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In the Hare Krishna faith cows are seen as sacred, and the care of cows is likewise viewed as a highly valued and pious pastime. For a lot of people who are new to the Hare Krishna faith, it can seem contradictory to promote a non-violent, vegetarian lifestyle that includes milk and other dairy products. But why do Hare Krishnas revere cows, and how do we practice non-violent dairy?

Cows and the Hare Krishna Faith

To explain why those who follow the Hare Krishna faith hold cows in such high esteem, you should understand one key belief: cows are respected and protected as mothers. Just as mothers provide their children with milk that supplies nutrients and energy, cows too provide milk that nurtures our health and wellbeing – and killing or mistreating them holds the same karmic value as killing or mistreating one’s own mother.

While cows are highly revered for their ability to nurture and provide nourishment, bulls are also highly respected and well treated. On non-violent farms like Hare Krishna Valley, bulls are respected for their ability to take on labour around the farm, such as cultivating gardens and fields or driving carts. In today’s Hare Krishna communities, cowherds are highly respected, as it is understood they are doing God’s work. One of Krishna’s names is Gopāla which means the protector of the cows.

The story of Krishna is one closely tied with cows; indeed, he grew up in a cowherd community. In His instructions for us, Lord Krishna states that cow protection is one of the prime duties of any society.

Ancient Vedic texts teach us that the cow is a representative of Mother Earth, and mistreatment of cows and bulls causes her to withdraw her bounty.

Our founder A.C. Bhaktivedanta Swami Prabhupada says regarding cows:
“Of all kinds of animal killing, the killing of cows is the most vicious because the cow gives us all kinds of pleasure by supplying milk. Cow slaughter is an act of the grossest type of ignorance”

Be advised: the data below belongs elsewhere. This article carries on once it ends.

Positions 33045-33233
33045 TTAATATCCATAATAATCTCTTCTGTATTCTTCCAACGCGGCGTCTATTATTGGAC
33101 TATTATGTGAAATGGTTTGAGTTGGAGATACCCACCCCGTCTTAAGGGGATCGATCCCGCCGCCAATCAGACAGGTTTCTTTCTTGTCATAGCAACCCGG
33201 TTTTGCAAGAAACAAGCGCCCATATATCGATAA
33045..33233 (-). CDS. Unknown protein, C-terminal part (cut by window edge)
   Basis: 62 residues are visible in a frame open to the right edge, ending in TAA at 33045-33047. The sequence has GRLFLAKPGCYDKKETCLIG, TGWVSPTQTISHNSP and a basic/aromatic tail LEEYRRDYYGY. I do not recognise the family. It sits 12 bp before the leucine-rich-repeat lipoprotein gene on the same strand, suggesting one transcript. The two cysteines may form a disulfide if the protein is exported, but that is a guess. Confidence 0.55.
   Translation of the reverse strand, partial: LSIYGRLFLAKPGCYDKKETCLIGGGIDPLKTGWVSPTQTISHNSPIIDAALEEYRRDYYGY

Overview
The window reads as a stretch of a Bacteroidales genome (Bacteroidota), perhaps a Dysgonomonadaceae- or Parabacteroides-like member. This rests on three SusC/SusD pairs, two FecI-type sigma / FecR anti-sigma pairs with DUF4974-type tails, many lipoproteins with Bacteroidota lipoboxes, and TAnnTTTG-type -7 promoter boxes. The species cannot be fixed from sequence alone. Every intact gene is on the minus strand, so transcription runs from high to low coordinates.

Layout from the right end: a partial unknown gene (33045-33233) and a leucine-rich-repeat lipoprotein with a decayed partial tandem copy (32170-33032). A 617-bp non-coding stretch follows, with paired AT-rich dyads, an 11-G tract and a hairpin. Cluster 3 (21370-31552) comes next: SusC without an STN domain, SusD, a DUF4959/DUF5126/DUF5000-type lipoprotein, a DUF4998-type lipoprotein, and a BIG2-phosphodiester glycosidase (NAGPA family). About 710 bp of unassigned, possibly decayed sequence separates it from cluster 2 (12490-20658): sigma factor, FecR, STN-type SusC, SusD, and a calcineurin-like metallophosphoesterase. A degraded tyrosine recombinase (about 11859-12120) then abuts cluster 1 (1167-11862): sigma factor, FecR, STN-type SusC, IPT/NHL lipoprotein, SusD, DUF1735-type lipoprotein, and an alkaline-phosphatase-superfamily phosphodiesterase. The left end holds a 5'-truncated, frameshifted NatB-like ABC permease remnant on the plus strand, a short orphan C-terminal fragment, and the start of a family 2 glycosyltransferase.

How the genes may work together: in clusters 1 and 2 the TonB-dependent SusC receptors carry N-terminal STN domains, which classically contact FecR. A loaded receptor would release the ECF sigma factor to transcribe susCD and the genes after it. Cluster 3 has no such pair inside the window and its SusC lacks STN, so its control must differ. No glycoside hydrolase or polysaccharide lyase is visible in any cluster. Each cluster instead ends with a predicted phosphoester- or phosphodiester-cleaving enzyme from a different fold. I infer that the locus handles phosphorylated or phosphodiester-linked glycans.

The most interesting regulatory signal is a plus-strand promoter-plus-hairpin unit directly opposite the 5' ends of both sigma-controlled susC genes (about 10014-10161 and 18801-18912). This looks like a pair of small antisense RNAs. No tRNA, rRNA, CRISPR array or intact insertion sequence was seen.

What is non-violent dairy?

For Hare Krishnas the practice of non-violence is intrinsically  linked with their faith and lifestyle. Non-violent dairy combines the practice of non-violence with the reverence of cows as providers and nurturers.

Many modern dairy farms use cows for dairy, and they can be subjected to mistreatment, overmilking, or death. Hare Krishna Cow Protection farms raise cows and bulls from birth with respect and care. Milk that comes from these hand-raised cows produces milk, which is called ahimsa milk, meaning non-violent milk.

To create ahimsa milk, there are some rules that need to be followed on the farm:

  1. Cows should not be killed or harmed
  2. Calves suckled from their mothers until weaned, and allowed to stay with the herd
  3. Milking is done primarily by hand
  4. Milk must be freely given by cows
  5. Bulls and oxen are provided meaningful work
  6. Cows are allowed to graze freely in their pastures

By following these rules, ahimsa milk is rich in vitamins and nutrients provided by stock that is cared for and loved.


Care for Cows

Taking care of our cows, and helping them to provide milk, is so important to us that we have set up a program to produce food sustainably, with dependence on our cows and bulls. Our Care for Cows program helps to highlight the importance of protection of cows, and the benefits of sustainable farming.

Our farm relies heavily on sponsorship and investment within our Care for Cows project. There are a number of ways people can get involved in supporting this project. Aside from sponsorship and donations, those interested can Adopt a Cow. Our cows are Gir, a charming and distinct breed that originated in north-western India. These cows are some of the gentlest, and love being around humans. This breed is highly fertile, their milk is some of the best and nutritious, and despite their gentle nature, the bulls are incredibly hard working. Protecting these loving creatures, whether they are producing milk or not, is our utmost priority.

Hare Krishna Valley often opens its doors to those who are looking to learn more about our well cared-for cows. If you’d like to learn more about the Care for Cows program, or Hare Krishna Valley farm, have a look at our Hare Krishna Valley page.

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